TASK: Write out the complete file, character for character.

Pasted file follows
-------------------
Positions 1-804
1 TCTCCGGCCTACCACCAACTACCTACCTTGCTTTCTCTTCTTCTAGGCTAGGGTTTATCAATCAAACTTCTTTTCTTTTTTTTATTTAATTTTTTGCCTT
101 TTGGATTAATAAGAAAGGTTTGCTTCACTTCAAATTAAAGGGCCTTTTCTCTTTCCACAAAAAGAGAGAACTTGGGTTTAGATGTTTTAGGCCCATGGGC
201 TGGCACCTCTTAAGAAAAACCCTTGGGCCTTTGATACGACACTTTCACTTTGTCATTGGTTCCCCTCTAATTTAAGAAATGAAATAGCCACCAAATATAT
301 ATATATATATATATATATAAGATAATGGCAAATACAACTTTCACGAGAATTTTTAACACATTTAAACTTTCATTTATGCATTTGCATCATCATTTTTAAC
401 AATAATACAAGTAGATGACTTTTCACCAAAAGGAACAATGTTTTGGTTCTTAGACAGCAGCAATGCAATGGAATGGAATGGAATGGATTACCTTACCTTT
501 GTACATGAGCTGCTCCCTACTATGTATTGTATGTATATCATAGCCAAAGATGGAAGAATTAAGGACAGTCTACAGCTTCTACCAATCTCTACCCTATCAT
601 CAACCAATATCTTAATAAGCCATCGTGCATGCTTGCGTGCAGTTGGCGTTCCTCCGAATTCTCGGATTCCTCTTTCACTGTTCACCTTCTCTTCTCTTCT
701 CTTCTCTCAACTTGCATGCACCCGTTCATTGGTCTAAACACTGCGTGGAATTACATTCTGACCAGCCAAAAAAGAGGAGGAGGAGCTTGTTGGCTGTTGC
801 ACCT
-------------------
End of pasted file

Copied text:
Positions 1-804
1 TCTCCGGCCTACCACCAACTACCTACCTTGCTTTCTCTTCTTCTAGGCTAGGGTTTATCAATCAAACTTCTTTTCTTTTTTTTATTTAATTTTTTGCCTT
101 TTGGATTAATAAGAAAGGTTTGCTTCACTTCAAATTAAAGGGCCTTTTCTCTTTCCACAAAAAGAGAGAACTTGGGTTTAGATGTTTTAGGCCCATGGGC
201 TGGCACCTCTTAAGAAAAACCCTTGGGCCTTTGATACGACACTTTCACTTTGTCATTGGTTCCCCTCTAATTTAAGAAATGAAATAGCCACCAAATATAT
301 ATATATATATATATATATAAGATAATGGCAAATACAACTTTCACGAGAATTTTTAACACATTTAAACTTTCATTTATGCATTTGCATCATCATTTTTAAC
401 AATAATACAAGTAGATGACTTTTCACCAAAAGGAACAATGTTTTGGTTCTTAGACAGCAGCAATGCAATGGAATGGAATGGAATGGATTACCTTACCTTT
501 GTACATGAGCTGCTCCCTACTATGTATTGTATGTATATCATAGCCAAAGATGGAAGAATTAAGGACAGTCTACAGCTTCTACCAATCTCTACCCTATCAT
601 CAACCAATATCTTAATAAGCCATCGTGCATGCTTGCGTGCAGTTGGCGTTCCTCCGAATTCTCGGATTCCTCTTTCACTGTTCACCTTCTCTTCTCTTCT
701 CTTCTCTCAACTTGCATGCACCCGTTCATTGGTCTAAACACTGCGTGGAATTACATTCTGACCAGCCAAAAAAGAGGAGGAGGAGCTTGTTGGCTGTTGC
801 ACCT